NEUTRAL SALT SPRAY / Standard ASTM B117: This test consists in spraying within an enclosure a sodium chloride solution concentrated to 5 % in weight (0.86 moles/litre of NaCl à 35 °C; neutral pH). The duration of exposure from which the first corrosion pits appear is visually determined. The result of this test is strongly dependent on the grade but also on the tested surface condition. We exposed 10 cm of wire rod, diameter 5.5 mm, machined to 5 mm, then wet polished with SiC 1200 paper; the samples were degreased with a mixture of acetone and ethyl alcohol. Resin is applied to the ends of the wire rods in order to protect them.
In these preparation conditions, the first corrosion pits appeared after 1,000 hours for the 1.4301 and after 2,000 hours for UGI® 4062 duplex.
PITTING POTENTIAL: The purpose is to determine, on a polarisation curve, the potential from which corrosion pitting will appear; the higher the potential, the better the pitting corrosion resistance.
Two media with neutral pH were tested: 0.02 moles/litre of NaCl (0.71 g/L of chlorides) at 23 °C; 0.86 moles/litre of NaCl (30.4 g/L of chlorides) at 35 °C.
The graphs below give the values of the pitting potential in the two above-mentioned media in mV/SCE (Saturated Calomel Electrode) for two surface conditions: wire rod mechanically polished with SiC1200 paper and raw unpolished wire rod.
The UGI® 4062 grade provides better pitting corrosion resistance when compared to the 1.4301 grade (in the above-mentioned accelerated corrosion test conditions).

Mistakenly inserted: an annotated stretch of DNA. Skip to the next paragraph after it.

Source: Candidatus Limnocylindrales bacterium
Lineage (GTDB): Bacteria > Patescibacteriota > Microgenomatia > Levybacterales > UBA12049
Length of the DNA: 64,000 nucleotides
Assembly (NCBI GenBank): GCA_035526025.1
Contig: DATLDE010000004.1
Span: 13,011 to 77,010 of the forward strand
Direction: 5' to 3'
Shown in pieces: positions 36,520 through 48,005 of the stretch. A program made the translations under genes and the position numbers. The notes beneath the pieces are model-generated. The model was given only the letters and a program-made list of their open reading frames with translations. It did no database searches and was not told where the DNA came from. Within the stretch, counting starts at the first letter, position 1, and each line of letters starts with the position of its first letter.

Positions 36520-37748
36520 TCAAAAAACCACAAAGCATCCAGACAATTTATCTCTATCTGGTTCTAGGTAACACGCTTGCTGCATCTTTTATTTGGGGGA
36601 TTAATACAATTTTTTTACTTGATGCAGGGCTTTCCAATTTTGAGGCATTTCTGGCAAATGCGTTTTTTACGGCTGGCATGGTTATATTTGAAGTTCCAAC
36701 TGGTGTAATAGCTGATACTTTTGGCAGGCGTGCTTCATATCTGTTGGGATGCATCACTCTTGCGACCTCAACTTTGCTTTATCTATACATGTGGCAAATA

Crevice corrosion: This mode of corrosion appears in confined environments whose main characteristic is to become acid during the corrosion process; one of the parameters which simulate this mode of corrosion is represented by the depassivation pH, that is to say the pH of dissolution of the passive film. This pH is determined by an electrochemical test, by plotting a polarisation curve in a sodium chloride medium at 2 moles/litre at 23 °C. The lower the depassivation pH, the better the crevice corrosion resistance. The graph provided in the picture part of the datasheet gives the values of the depassivation pH.
UGI® 4062 provides better crevice corrosion resistance than the 1.4301 grade (in the above-mentioned accelerated corrosion test conditions).
Intergranular corrosion: UGI® 4062 gives a conforming result in the Strauss test (ASTM A262 practice E).
Stress corrosion cracking: The austenitic-ferritic grades have better resistance to this mode of corrosion than austenitic grades. In the EFC 17 medium of the European Federation of Corrosion (165 g/L of sodium chloride; pH = 4.5) for a hydrogen sulphide pressure varying from 0.05 to 0.5 bar and at 80 °C, no cracks were detected on UGI® 4062 test specimens loaded to 100 % Rp0.2, after 720 hours of test.
Lathe turning: In lathe turning operations, UGI® 4062 is at the same level as the 1.4301 grade (AISI 304) in terms of cutting tool wear (Vb15/0.15 test with tool SECO TM2000 CNMG 120408-MF4). However, adaptation of the cutting tips may become necessary to maintain the same productivity as with the 1.4301 grade (AISI 304), in particular because the UGI® 4062 chips brake less easily, which can generate bar turning difficulties.